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Tankard C.,Digital Pathways
Network Security | Year: 2011

The UK Government has recently estimated that cybercrime costs the country some £27bn per year and, according to some estimates, the global cost is $1 trillion every year. This crime wave has been greatly facilitated by the rise of electronic communications, primarily those making use of the Internet. The purpose of electronic communications is to make it more efficient and easier to communicate - but they are also relatively easy to attack or intercept. No-one is immune - such attacks are aimed at individuals, small firms, multinationals and governments. © 2011 Elsevier Ltd. Source


Tankard C.,Digital Pathways
Computer Fraud and Security | Year: 2015

The Internet of Things (IoT) was first envisaged in the last century, but interest has picked up in the past 15 years or so. It is a vision whereby potentially billions of 'things' - such as smart devices and sensors - are interconnected using machine-to-machine technology enabled by Internet or other IP-based connectivity. © 2015 Elsevier Ltd. Source


Tankard C.,Digital Pathways
Network Security | Year: 2015

Buildings today often incorporate the use of a building automation system, which provides automated centralised control of systems such as heating, ventilation, air conditioning and lighting. Buildings that employ such systems are often referred to as smart buildings. According to AutomatedBuildings, a smart building is defined as one that incorporates "the use of networked technology, embedded within architecture to monitor and control elements of the architecture for exchange of information between users, systems and buildings."1 So-called smart buildings make use of networked technology to connect a broad range of systems to central management consoles for more efficient operation. This use of networked technology has advantages for security as well, enabling feeds from security controls to be fed into the central management system so that anomalies in traffic flows can be seen and remedial action taken in an efficient, automated manner, as Colin Tankard of Digital Pathways explains. © 2015 Elsevier Ltd. Source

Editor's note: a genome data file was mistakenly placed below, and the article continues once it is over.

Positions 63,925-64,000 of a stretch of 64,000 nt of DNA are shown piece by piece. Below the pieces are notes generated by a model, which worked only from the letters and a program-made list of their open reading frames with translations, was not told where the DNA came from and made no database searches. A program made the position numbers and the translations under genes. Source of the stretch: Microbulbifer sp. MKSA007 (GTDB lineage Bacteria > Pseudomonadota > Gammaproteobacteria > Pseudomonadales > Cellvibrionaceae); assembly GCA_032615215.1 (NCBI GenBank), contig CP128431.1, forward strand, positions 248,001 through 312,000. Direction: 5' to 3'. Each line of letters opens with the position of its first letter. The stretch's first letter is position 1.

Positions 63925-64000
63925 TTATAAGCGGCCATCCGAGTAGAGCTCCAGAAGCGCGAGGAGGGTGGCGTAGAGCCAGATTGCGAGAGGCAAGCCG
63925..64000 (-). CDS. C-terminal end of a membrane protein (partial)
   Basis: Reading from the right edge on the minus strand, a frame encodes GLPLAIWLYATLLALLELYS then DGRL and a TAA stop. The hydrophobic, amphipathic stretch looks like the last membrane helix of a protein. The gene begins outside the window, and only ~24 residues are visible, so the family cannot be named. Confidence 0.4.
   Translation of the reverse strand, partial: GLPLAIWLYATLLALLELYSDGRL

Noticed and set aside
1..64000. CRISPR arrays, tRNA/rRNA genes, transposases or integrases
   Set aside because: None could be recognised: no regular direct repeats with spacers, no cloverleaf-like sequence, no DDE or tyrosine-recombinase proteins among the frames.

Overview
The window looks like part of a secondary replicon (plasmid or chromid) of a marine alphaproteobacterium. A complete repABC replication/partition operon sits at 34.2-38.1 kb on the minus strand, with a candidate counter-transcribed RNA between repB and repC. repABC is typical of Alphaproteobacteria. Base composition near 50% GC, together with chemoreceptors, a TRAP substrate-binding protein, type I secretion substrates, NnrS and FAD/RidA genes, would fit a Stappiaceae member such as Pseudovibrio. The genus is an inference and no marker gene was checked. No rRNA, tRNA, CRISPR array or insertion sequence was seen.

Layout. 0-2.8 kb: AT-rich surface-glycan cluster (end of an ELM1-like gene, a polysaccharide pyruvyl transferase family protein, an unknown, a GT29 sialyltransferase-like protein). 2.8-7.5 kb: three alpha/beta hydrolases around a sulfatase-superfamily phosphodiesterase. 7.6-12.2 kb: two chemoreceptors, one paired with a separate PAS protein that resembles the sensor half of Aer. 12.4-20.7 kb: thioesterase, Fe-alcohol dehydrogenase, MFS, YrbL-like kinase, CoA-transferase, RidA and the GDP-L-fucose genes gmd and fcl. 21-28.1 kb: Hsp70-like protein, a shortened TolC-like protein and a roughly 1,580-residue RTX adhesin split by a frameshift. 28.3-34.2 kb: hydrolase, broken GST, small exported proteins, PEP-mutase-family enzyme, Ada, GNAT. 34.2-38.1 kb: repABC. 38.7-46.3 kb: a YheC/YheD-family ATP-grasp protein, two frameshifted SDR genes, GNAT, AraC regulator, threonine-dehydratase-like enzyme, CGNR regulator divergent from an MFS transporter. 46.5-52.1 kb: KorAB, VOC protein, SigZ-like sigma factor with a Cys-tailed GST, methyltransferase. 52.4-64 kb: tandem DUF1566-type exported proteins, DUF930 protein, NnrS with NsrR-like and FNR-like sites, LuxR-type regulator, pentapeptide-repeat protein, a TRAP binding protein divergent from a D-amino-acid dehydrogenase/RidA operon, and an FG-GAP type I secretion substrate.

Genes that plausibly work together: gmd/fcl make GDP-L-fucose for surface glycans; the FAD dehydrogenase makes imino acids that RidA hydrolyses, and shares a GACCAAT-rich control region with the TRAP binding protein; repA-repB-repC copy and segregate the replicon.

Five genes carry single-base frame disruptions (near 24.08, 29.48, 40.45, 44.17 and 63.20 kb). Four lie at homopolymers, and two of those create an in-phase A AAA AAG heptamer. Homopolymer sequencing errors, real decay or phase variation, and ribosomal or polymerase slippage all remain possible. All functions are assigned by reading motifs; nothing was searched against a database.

Tankard C.,Digital Pathways
Network Security | Year: 2012

Managed security services hold a lot of promise and are suited for use by small and medium-size organisations, as well as their larger counterparts. Such services allow organisations to improve their overall security posture and meet governance and compliance objectives. Managed encryption services are a good example of how managed security services are able to provide organisations with significant benefits by taking away many of the pain points and by being cost-effective and easy to deploy, as Colin Tankard of DigitalPathways explains. The market for managed security services is showing strong levels of growth. According to a report issued by Infonetics Research in 2012, the worldwide market for managed security services was worth $11.7bn in 2011 and will grow to $18bn in 2016.1 Among the reasons for the growth are the increased importance of network security and risk management owing to the growing volume and sophistication of network security incidents. © 2012 Elsevier Ltd. Source


Tankard C.,Digital Pathways
Network Security | Year: 2015

Data is the lifeblood of any organisation and has enormous value. Such data includes intellectual property and trade secrets, financial and customer records, and information related to employees. Much of that data is sensitive, and it is also of enormous value to those who would like to steal it for financial gain or commercial advantage. © 2015 Elsevier Ltd. Source

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